Out of every R1 paid in taxes, 58 cents now goes towards paying the salaries of public servants – and that figure may soon increase to 61 cents. Alongside explosive spending on debt repayments, which now cannibalises 22 cents out of every R1 in tax revenue, this means that almost none of the taxes paid by South Africans are used for productive investments to grow the economy. With salaries and debt devouring 80% of all tax revenue, only 20 cents out of every R1 paid in taxes is now available to pay for everything from social grants to education, healthcare and infrastructure development.
These shocking facts were revealed in the supplementary budget review tabled in Parliament by Finance Minister Tito Mboweni on Wednesday. According to National Treasury, main budget revenue this year is set to decline from R1.398 trillion to R1.099 trillion as tax collection collapses due to the ANC lockdown crisis. At the same time, the state will still spend at least R638.9 billion this year on paying salaries for public servants. This spending includes continuing to pay the exorbitant salaries of 29 000 millionaire managers, many of whom are ANC cadres appointed to powerful positions to capture the state on behalf of the party.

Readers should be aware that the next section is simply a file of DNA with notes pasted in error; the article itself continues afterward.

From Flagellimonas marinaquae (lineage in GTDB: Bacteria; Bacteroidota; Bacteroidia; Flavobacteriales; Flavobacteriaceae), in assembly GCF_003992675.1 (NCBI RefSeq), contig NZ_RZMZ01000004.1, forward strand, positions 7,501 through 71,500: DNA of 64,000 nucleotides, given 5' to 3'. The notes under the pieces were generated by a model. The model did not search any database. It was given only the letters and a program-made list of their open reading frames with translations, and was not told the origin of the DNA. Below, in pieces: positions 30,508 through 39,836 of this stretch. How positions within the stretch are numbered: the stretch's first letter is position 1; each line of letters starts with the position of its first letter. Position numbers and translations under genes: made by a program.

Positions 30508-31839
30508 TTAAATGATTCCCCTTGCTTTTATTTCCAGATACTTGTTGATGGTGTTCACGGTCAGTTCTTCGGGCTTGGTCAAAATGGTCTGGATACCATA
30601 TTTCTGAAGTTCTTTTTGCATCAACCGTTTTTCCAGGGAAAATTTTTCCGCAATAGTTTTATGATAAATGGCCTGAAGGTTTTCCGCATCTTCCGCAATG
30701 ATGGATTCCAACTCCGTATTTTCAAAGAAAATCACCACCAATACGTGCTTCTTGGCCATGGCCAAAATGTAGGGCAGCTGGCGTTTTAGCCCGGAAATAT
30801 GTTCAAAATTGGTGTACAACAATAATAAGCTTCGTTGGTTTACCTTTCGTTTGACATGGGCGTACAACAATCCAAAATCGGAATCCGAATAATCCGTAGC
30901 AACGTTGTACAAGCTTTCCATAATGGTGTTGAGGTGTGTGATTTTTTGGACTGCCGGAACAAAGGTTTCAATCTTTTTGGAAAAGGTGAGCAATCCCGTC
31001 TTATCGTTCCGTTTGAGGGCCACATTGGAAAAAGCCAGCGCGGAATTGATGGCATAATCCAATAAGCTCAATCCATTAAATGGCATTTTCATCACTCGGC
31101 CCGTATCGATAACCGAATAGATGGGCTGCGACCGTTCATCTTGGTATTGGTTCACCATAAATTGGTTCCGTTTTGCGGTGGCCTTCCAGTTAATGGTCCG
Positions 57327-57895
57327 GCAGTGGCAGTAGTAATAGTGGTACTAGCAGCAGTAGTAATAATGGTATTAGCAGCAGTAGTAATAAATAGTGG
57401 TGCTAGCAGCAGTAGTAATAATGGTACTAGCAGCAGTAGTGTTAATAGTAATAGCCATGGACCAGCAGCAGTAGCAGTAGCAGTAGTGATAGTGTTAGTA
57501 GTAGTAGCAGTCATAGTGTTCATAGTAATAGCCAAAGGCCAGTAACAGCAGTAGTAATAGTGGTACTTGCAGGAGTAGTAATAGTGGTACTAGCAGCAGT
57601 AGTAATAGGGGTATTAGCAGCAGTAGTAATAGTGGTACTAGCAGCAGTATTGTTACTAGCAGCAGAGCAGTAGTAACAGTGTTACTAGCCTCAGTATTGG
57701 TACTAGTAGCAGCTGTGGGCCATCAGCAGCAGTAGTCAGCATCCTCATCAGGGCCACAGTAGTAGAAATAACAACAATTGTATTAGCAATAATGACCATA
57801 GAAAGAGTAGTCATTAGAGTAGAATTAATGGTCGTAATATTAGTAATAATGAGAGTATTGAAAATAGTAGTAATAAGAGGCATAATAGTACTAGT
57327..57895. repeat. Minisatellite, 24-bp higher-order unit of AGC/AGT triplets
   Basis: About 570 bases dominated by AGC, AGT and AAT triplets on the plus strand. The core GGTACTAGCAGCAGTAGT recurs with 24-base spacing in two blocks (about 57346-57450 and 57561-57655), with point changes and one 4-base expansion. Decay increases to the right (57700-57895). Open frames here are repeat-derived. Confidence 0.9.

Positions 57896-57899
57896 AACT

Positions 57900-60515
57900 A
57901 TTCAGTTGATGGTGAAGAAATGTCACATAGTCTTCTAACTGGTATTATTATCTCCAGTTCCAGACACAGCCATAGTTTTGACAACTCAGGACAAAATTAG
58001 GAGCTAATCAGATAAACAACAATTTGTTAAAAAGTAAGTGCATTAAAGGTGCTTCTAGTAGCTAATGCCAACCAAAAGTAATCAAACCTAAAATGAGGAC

To make matters worse, the amount of R638.9 billion is based on the assumption that there will be no further wage increases this year. The government on 1 April unilaterally froze the salaries of public servants in a belated attempt to lower the wage bill. However, the state did so in contravention of its own 2018 collective bargaining agreement that guaranteed above-inflation wage increases until 2021, after public sector wages already increased by 66% over the past decade.
As a result, public sector unions have taken the government to court to reverse this last-ditch attempt to freeze wages. If the unions win their court battle, the wage bill will increase to an astronomical R675.2 billion this year – which means that the state will spend 61 cents out of every R1 collected in taxes to pay wages.
The Democratic Alliance (DA) has warned for years that the public sector wage bill is spiralling out of control and presents an urgent threat to South Africa’s fiscal sustainability. In October 2019, we proposed a new solution that would trim R168 billion from the wage bill by freezing the salaries of all non-frontline staff and reducing the number of millionaire managers by a third, while still securing inflation-linked increases for our frontline service delivery heroes.
The reality is that the ANC dug South Africa’s grave with the 2018 wage agreement, and were then too cowardly to renegotiate the agreement following the DA’s timely and repeated warnings. With at least 58% of revenue going to fund the salaries of public servants – including millionaire cadres – the state’s unilateral move now to freeze wages is far too little, far too late.
It seems that no one knows this better than Minister Mboweni himself. In his supplementary budget speech, it was telling that the only thing Mboweni had to say to Public Service and Administration Minister Senzo Mchunu – who is tasked with cutting the wage bill – was the following: “We wish him well.”
Far too little, far too late
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